Midhat Mursi al-Sayid Umar has been reported killed before
Reports from Pakistan say a leading al-Qaeda chemical weapons expert, Midhat Mursi al-Sayid Umar, has been killed in a missile strike.
Taleban officials in the tribal area of South Waziristan confirmed to the BBC that he was killed in a missile strike that left at least six people dead.
The US, which has a reward of $5m on his head, said it had no information.
He was wrongly reported to have been killed in 2006 in a strike aimed at al-Qaeda deputy head Ayman al-Zawahiri.
The pre-dawn strike targeted a house near a mosque in the village of Azam Warsak, 20km (12 miles) west of the main town in South Waziristan, Wana.
It was suspected to be a strike by US forces, with residents saying they had heard US drones, but this has not been confirmed.
Pakistani military spokesman Maj Gen Athar Abbas told the AFP news agency it was still awaiting "authentic information" from the area.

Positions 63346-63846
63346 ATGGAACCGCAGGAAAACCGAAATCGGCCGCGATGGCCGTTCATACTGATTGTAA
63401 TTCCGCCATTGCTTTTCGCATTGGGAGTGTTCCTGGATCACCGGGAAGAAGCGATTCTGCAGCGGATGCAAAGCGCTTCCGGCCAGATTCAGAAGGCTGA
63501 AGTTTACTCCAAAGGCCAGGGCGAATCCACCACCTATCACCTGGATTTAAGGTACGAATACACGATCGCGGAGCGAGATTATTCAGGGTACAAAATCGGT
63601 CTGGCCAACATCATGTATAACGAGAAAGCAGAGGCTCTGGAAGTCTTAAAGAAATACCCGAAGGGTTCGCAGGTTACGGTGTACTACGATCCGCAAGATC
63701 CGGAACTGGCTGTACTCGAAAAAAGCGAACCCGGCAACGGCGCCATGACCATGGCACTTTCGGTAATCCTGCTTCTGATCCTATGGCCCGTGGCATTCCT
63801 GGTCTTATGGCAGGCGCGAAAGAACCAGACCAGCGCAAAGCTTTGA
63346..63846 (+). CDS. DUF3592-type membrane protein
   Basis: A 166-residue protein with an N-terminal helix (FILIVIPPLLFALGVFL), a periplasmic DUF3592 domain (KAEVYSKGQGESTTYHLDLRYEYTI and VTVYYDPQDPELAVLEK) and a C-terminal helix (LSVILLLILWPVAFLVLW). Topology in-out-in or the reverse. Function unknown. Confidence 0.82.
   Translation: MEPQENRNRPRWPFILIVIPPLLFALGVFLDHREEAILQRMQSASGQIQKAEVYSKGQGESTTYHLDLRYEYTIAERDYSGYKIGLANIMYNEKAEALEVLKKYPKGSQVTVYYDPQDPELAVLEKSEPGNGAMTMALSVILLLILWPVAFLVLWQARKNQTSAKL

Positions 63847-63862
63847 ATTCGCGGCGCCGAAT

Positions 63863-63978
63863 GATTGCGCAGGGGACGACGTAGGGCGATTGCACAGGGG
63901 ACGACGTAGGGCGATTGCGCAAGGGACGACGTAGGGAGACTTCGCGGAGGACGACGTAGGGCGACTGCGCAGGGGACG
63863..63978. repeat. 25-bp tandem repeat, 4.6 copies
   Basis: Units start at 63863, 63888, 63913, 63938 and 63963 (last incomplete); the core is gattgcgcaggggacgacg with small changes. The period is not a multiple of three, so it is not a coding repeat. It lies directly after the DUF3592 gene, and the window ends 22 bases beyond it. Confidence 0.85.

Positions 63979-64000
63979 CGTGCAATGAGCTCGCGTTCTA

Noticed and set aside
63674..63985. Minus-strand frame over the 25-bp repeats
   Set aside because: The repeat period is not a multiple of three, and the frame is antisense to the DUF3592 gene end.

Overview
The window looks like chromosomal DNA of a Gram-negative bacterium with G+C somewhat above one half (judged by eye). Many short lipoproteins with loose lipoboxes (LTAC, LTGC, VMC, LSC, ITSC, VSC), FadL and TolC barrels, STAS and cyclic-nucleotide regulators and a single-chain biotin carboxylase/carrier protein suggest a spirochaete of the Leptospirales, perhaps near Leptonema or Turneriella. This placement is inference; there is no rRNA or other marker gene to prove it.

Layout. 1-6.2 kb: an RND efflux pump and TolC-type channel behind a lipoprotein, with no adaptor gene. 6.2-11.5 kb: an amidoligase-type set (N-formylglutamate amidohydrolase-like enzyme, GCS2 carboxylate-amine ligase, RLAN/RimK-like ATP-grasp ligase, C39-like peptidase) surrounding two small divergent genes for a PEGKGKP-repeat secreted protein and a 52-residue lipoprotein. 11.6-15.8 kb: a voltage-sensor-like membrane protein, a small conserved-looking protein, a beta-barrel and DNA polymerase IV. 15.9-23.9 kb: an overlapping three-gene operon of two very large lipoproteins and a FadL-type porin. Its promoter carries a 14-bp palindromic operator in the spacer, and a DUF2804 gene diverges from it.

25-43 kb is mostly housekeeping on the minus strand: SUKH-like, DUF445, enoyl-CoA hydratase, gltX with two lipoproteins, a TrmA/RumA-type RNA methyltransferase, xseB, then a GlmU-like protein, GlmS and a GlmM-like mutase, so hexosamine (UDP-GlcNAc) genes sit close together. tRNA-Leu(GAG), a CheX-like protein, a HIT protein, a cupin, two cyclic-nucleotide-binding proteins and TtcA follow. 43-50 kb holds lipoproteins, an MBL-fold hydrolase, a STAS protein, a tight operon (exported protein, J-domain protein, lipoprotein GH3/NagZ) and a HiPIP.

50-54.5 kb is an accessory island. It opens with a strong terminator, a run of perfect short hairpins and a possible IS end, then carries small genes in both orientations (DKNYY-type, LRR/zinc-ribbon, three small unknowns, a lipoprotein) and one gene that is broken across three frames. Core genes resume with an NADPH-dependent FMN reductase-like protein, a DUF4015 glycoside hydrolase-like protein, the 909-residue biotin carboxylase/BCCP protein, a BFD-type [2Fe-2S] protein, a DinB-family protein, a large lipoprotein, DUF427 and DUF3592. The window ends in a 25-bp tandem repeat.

Midhat Mursi al-Sayid Umar, 55, also known as Abu Khabab al-Masri, is an Egyptian national.
The US government's Rewards for Justice website says he is "an explosives expert and poisons trainer working on behalf of al-Qaeda".
It says he trained hundreds of militants in chemical and explosives operations at a camp at Derunta in Afghanistan.
The BBC's Syed Shoaib Hasan in Islamabad says the militant was considered part of Osama Bin Laden's inner circle and was said to be in charge of efforts to gain access to, or develop, weapons of mass destruction.
Local residents said the house targeted belonged to a local tribesman and suspected militants used to stay there.
The US is reported to have carried out a number of drone missile attacks in the tribal regions.
Pakistan has complained the attacks could damage bilateral relations.
The latest strike came shortly before Pakistani Prime Minister Yousuf Raza Gilani was due to meet US President George W Bush in Washington.
White House spokeswoman Dana Perino said she had no information about the incident.
In recent months the US and its allies have pledged hundreds of millions of dollars in military and other forms of assistance to help Pakistan's new government tackle militancy in border tribal areas.